Formally opening his newest campaign headquarters on Union Avenue Saturday, 9th District congressman Steve Cohen cast himself not only as a candidate for reelection but, in both subtle and overt ways, as an organizing figure in local Democratic politics.
“We want to have a ballot this year that takes the best people into office,” said Cohen in words that echoed the longtime practice of one of his predecessors, former congressman Harold Ford Sr., who published sample ballots at election time indicating his preferences for various positions.
In the manner of the senior congressman Ford, Cohen indicated he would not shy away from taking sides in a Democratic primary, and he did just that with respect to the race between his longtime friend and ally, state Senator Beverly Marrero, and another incumbent Democratic senator, Jim Kyle, currently the leader of the state Senate’s Democrats.
Cohen described Marrero as “my good friend, my successor, the lady who stands up when people need to stand up, the person with courage, the person with the right voice for the City of Memphis and for Senate District 30,” while he referred to Kyle, a longtime party rival, as someone “who in redistricting took Senate District 30 and made it into something different.”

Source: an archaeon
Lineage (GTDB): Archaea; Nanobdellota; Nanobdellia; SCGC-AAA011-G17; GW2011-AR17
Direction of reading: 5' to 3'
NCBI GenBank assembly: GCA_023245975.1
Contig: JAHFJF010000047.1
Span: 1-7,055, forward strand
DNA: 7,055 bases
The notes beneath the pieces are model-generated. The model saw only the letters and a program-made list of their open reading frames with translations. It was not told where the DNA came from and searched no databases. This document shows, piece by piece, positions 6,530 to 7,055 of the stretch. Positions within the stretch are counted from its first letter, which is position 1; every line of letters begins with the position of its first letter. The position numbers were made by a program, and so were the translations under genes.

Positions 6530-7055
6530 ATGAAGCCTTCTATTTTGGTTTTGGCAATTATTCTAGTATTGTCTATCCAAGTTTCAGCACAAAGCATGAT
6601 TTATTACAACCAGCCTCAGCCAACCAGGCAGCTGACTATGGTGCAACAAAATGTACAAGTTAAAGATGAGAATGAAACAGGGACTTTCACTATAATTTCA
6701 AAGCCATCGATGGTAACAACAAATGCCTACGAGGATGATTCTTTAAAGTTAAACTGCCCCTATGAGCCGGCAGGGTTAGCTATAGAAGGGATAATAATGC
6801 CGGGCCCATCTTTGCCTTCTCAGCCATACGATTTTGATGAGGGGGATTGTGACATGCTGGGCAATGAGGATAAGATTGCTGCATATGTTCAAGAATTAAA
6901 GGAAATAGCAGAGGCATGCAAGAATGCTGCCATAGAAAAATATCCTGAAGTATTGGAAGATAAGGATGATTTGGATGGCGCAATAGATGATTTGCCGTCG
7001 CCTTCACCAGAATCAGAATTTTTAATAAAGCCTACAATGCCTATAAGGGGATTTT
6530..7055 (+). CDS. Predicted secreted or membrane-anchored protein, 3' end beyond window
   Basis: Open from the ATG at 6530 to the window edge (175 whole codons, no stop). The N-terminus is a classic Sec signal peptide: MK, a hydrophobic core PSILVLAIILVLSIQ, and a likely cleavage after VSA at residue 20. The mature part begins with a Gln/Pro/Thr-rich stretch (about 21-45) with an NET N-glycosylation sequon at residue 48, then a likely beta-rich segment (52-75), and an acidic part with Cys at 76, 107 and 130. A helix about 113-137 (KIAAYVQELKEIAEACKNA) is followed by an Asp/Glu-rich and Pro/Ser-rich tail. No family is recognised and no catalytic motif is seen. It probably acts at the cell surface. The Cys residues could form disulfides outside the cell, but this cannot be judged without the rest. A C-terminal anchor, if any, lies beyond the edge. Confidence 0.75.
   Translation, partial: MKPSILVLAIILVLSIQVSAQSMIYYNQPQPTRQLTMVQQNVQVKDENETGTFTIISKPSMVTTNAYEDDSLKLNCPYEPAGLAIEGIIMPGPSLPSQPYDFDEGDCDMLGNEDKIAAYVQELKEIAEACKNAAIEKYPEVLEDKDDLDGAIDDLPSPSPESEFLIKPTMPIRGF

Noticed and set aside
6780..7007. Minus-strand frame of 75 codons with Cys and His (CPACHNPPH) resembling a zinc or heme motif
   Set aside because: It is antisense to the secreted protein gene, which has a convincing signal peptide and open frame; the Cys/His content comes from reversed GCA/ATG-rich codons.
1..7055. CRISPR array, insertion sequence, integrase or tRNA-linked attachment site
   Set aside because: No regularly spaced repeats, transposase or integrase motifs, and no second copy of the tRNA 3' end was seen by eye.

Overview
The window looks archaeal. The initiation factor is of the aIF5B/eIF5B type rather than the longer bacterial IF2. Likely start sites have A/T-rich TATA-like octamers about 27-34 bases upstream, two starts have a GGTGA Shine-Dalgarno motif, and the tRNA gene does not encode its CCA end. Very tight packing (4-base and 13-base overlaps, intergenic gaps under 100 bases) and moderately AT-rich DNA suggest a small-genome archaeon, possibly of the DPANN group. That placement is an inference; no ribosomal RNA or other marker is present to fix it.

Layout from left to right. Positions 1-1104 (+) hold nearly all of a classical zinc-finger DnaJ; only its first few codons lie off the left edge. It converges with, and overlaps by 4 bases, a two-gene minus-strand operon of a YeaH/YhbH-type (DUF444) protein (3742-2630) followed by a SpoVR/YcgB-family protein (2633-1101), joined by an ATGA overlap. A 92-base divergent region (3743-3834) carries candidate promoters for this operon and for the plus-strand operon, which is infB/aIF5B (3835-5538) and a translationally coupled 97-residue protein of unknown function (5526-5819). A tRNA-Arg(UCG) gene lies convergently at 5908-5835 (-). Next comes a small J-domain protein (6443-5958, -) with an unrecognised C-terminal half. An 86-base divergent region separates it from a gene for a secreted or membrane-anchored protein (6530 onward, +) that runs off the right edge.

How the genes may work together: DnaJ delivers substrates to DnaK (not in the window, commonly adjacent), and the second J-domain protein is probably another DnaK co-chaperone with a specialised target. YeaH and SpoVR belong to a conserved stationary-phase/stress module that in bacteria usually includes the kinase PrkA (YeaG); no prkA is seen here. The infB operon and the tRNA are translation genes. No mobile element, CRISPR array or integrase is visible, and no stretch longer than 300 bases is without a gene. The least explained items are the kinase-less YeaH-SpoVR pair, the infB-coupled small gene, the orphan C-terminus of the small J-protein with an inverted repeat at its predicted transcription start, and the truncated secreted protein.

Staying with that theme, Cohen in effect continued to lay claim to those East Memphis portions of his district which were reassigned by the legislature’s Republican majority to the 8th District, where GOP congressman Stephen Fincher now holds sway.
“They took a lot of my constituents whom I’ve served for many years out of my district. I’m going to continue to represent those people because they need help, and I’m going to continue to be their voice, because they need a voice in Congress, and they’re not going to have one in Congress from the state of Tennessee other than me.”
Simultaneously, he welcomed “the people of Cordova and Frayser and Millington who’ve been added to the district.”
Of his own reelection campaign, in which he has Tomeka Hart as a Democratic primary opponent, Cohen focused on the likely Republican nominee in the 9th District race, former Shelby County Commissioner George Flinn, the wealthy radiologist and broadcast magnate who, as Cohen noted, has waged unsuccessful races in the past for county mayor, City Council, and Congress.
“We’ve got a primary, but the enemy is the Republicans, and we’ve got a self-funder that‘ll be running against me in the fall….He’s going to spend a lot of money, so we’re going to spend some money, too, and we’ll do everything we can to see that his is his worst defeat.”
Noting that suburban referenda for municipal school districts will occur on August 2 and draw out Republicans, Cohen also urged his listeners to come to the support of countywide Democratic candidates Ed Stanton and Cheyenne Johnson, who are running to continue as General Sessions Clerk and Assessor, respectively.
And Cohen looked beyond the races on the local ballot.
Referring to a recent Department of Justice study showing a variety of problems at Juvenile Court, Cohen conferred a plug on Veronica Coleman, a onetime candidate for Juvenile Court Clerk, as someone who could help remedy the situation there.
He said, too, that, despite having the burden of reelection himself, he was “still going to do national campaign work for president Obama,” and he viewed with concern the prospect that a President Mitt Romney could make appointments to the Supreme Court.